WWII 75th Anniversary Blog Tour – In Perfect Time
Welcome to the WWII 75th Anniversary Blog Tour! To commemorate the 75th anniversary of the start of World War II, eight authors of Christian WWII fiction have gathered. We’ll be sharing what our characters might have been experiencing that day, scenes from our novels, or our thoughts on this event.
Please visit all eight blogs:
Cara Putman, giving away Where Treetops Glisten
Sigmund Brouwer, author of Thief of Glory
Kristy Cambron, author of The Butterfly and the Violin
Melanie Dobson, author of Chateau of Secrets
Cathy Gohlke, giving away Saving Amelie
Tricia Goyer, author of From Dust and Ashes
Sarah Sundin, giving away In Perfect Time
Liz Tolsma, giving away Daisies Are Forever
In Perfect Time
World War II flight nurse Lt. Kay Jobson collects hearts wherever she flies, but C-47 pilot Lt. Roger Cooper seems immune to her charms. Still, as they cross the skies between Italy and southern France, evacuating the wounded and delivering paratroopers and supplies, every beat of their hearts draws them closer. Can they confront the fears and misunderstandings of the past in order to take hold of the future?
For this post, I imagined what Kay (and Roger…watch for him) might have been doing on September 1, 1939, the day World War II started . . .
September 1, 1939
Was it wrong to go out dancing the day a war started?
Kay Jobson glanced around the nightclub—the crowd small, the music subdued. Since Kay had arrived with her fellow stewardesses, Vera Viviani and Alice Olson, the band had only played slow songs like “Deep Purple” and “Rose Room” and “Begin the Beguine.”
Vera huffed. “I don’t suppose we can expect more lively music tonight.”
Kay tipped up one corner of her mouth. “It was rather rude of Hitler to invade Poland on a Friday, don’t you think? The very day we have a layover in Chicago?”
Alice covered her giggle with one hand. “Oh dear. Is it right to laugh? To joke?”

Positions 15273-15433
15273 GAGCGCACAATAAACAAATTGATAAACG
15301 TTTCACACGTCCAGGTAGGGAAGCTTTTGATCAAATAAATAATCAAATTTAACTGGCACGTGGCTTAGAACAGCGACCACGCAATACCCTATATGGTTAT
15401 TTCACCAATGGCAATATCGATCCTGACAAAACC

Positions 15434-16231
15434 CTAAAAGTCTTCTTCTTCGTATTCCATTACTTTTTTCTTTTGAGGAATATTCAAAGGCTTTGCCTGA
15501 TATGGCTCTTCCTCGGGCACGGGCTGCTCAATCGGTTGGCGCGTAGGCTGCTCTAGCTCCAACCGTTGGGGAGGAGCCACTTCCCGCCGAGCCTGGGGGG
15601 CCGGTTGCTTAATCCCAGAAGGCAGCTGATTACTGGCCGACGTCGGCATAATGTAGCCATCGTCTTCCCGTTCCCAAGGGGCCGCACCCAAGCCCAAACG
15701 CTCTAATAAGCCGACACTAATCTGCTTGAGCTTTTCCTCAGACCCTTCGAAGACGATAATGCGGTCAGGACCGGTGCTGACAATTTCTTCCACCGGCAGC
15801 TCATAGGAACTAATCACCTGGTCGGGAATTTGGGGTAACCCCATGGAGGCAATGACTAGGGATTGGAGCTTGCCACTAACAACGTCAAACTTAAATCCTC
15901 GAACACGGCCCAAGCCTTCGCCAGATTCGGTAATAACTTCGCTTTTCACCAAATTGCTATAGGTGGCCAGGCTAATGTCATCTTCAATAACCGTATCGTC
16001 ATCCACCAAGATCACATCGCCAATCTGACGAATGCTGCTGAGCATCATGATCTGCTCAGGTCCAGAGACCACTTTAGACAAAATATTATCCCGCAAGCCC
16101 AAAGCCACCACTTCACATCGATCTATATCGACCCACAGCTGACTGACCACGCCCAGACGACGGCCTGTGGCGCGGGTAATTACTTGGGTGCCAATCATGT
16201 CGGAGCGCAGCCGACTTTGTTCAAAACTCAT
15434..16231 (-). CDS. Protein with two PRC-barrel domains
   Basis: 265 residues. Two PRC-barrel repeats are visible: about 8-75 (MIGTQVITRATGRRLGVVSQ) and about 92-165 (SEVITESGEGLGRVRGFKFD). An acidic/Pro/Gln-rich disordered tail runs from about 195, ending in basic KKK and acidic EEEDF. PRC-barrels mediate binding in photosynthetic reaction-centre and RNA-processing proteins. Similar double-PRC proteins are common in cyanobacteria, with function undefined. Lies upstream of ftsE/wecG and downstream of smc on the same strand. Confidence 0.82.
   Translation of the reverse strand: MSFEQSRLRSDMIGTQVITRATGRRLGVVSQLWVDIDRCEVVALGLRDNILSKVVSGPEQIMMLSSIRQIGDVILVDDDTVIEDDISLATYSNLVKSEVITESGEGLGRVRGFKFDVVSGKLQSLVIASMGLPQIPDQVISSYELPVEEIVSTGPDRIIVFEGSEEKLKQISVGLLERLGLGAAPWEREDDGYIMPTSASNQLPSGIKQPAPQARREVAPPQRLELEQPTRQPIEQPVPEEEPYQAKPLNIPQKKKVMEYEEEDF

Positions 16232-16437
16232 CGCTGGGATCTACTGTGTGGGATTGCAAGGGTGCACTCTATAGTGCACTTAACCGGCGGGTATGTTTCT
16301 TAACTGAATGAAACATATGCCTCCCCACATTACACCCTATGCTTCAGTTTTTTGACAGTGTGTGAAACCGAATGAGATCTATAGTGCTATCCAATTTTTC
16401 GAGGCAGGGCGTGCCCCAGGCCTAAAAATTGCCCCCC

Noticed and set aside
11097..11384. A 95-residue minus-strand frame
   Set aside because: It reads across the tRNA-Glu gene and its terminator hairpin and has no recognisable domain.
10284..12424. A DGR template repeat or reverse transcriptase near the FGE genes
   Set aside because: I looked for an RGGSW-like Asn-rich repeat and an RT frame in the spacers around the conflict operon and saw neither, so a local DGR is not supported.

Far from this too-quiet nightclub, the world had been turned upside down by a man with a bad mustache. What would this mean? How could Poland stand up to Germany’s mighty army? And would Hitler be satisfied if he conquered Poland? He hadn’t been satisfied by annexing Austria and Czechoslovakia.
Would Britain and France be sucked in to the fight? And would the United States be able to stay out of the fray? If so, for how long?
Kay swept her hair and her concerns off her shoulders, and she scanned the dance floor. Mostly couples. Not many unattached men. She liked the looks of the drummer, a solidly built man with auburn hair, but he hadn’t looked her way once and the boys in the band wouldn’t be dancing anyway.
“So what will this war mean to us?” Vera’s dark brown eyes narrowed in analysis. “Fewer flights, especially overseas, and especially if America enters the war.”
“Don’t talk like that.” Alice twirled a strand of blond hair, then tugged her finger free. “It’s not our fight.”
“That’s what we said the last time a war started in Europe,” Kay said.
Alice let out a soft moan.
If Kay didn’t do something, Alice would end up in tears, poor thing. “We have to find the bright side. War is hideous, but it brings change and innovation. We can be a part of it.”
“We’re stewardesses. Who can fly for pleasure in a war?” Vera drew in her full red lips.
“We’re also nurses. And maybe . . .” The article Kay had read in a nursing journal flashed in her memory. “Maybe the Army will start using our passenger planes for medical air evacuation. And maybe they’ll let nurses care for the patients.”
Something sparked in Vera’s eyes. “I saw that article. I didn’t think anything of it at the time, but now . . .”
“But now.” Kay gave a firm nod. “We’re licensed nurses and trained stewardesses. We’re used to handling problems in flight. I see an opportunity.”
“So do I.” A middle-aged man stood by the table, gray-haired but trim. He gave all three ladies a polite smile, then bowed his head to Kay. “I see an opportunity to dance. May I have the honor?”
The band played “Until the Real Thing Comes Along,” and Kay stood and took the gentleman’s arm and let him twirl her around the dance floor.
The world would be changed forever, she knew it. And Kay’s life would be changed forever too. If she stayed in control, she’d make sure her life changed in the right direction.
Was it wrong to dance on the day a war started?
For Kay Jobson, it was perfectly right.